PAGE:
- 1. Viral 5.46 140 plays
- 2. Escape 3.45 104 plays
- 3. Sinking Ship 3.00 88 plays
- 4. Madmen 3.55 138 plays
- 5. Say that It's Alright 5.32 71 plays
- 6. Love Is (What You Only Get From Me) 4.00 213 plays 120.0 BPM
- 7. Idling 3.44 94 plays
- 8. Deep End 4.10 111 plays
- 9. Tattered Remains 4.16 66 plays
- 10. Life In Motion 4.02 104 plays
- 11. Bumpy Ride 6.28 312 plays
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It's a ridiculous thing to do in a recession—quit your job, start a band, go out on the road. But that's exactly what Portland's Nick Drum and Jon McNeill did. The former was a young lawyer working his way up the ladder through endless hours; the latter an ethnographer whiling away his days on product research far from home. They felt themselves settling, their freedom slipping, so when the pair finally met, they knew what they had to do. From a single jam session, Brave Chandeliers was born—a power-pop and soul-fueled answer to the nine-to-five grind ringing with heartfelt sentiment and optimism.
What began as a couple of fast friends playing cover songs—"Tempted" by Squeeze and "I Get Lifted" by George McCrae—quickly evolved into the piano-driven, hook-laden Brave Chandeliers of today: Nick on vocals and keys and Jon on guitar, plus bassist Cary Samsel and drummer Nathan Powell (tour-tested players for bluesman Terry Evans). In a sense, the band's founders had waited all their lives for this. Nick developed his voice in choir, and began piano lessons at 8 with a teacher who didn't quash his ability to improvise. Jon had instruction too, but taught himself guitar by memorizing the tabs to Siamese Dream.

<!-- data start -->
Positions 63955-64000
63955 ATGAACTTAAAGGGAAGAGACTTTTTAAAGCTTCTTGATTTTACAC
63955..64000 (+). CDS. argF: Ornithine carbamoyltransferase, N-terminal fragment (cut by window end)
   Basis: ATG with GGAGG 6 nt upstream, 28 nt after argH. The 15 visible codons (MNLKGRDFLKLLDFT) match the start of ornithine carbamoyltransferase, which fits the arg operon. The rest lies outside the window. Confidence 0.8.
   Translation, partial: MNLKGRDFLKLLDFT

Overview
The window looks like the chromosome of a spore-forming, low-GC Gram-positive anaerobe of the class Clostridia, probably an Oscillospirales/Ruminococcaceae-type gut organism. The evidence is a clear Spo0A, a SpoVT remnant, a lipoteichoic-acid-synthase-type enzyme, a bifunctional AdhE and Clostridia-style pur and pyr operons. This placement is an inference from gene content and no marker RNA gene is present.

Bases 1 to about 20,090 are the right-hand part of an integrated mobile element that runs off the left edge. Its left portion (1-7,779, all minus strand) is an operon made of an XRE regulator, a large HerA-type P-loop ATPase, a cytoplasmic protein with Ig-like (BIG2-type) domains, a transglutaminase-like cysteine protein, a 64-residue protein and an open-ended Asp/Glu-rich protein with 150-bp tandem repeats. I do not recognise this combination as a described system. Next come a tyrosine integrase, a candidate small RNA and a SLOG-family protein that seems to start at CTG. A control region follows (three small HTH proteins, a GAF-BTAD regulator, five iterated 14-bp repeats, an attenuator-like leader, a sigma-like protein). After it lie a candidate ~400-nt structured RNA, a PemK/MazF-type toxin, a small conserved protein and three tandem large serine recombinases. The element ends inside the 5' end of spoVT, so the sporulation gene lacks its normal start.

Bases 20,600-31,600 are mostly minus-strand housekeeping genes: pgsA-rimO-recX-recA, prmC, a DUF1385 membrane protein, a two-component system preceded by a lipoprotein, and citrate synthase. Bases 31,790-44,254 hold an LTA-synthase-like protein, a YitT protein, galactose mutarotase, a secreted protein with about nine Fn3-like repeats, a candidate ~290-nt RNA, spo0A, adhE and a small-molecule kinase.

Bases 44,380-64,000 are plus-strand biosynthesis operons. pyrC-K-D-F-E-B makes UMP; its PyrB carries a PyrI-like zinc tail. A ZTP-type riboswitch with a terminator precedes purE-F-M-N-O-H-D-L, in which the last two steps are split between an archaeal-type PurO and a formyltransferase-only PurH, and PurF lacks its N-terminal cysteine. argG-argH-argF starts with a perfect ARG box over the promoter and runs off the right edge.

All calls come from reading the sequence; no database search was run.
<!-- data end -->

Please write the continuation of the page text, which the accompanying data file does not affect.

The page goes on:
It seemed significant that their first practice took place on the day of the TARP bailout. While the nation set out to fix itself, so did the men of Brave Chandeliers with a new outlook attested to by the poignant words of "Madmen," an early standout: "I can read the headlines / I know all the hard times / I'd rather take a slow night / Where you and me can get out of here / out from under the fear / and follow our lives." That romanticism couched in reality colored the band's self-released debut EP, Put Away the Camera, and helped secure them a seven-week tour around the U.S.
Brave Chandeliers' brand new album, 11 Escapes, finds the fresh-faced group already coming into their own. After locking themselves into rehearsal for two weeks, they repaired to KBC Studios, situated in a gorgeous old remodel in northeast Portland. With producer Jeremy Sherrer (Hockey, Dandy Warhols, the Gossip) at the helm, they recorded live to two-inch tape, everyone playing at once. In the parlor was a grand piano you can nearly picture as the rich notes ring out. Songs like "Sinking Ship" deliver propulsive pop à la Maroon 5, while the fuzzy raucousness of "Escape" evokes Arctic Monkeys and the upbeat jaunt of "Deep End" Ben Folds—others who put songwriting above all else.
As its title would suggest, 11 Escapes offers as many angles on the concept of breaking away. Each song acts as a window into one room, or one life, in contemporary America. "Say It's Alright" is told from the view of a repentant cheater. "Bumpy Ride" is about overcoming of a rut. "Life In Motion" takes stock of those things we simply cannot avoid: entropy, aging, time. "Viral" is about falling head over heels in love. And of course, it's deeply personal too. After all, 11 Escapes is the very document that proves that Brave Chandeliers, happily, are the ones who got away.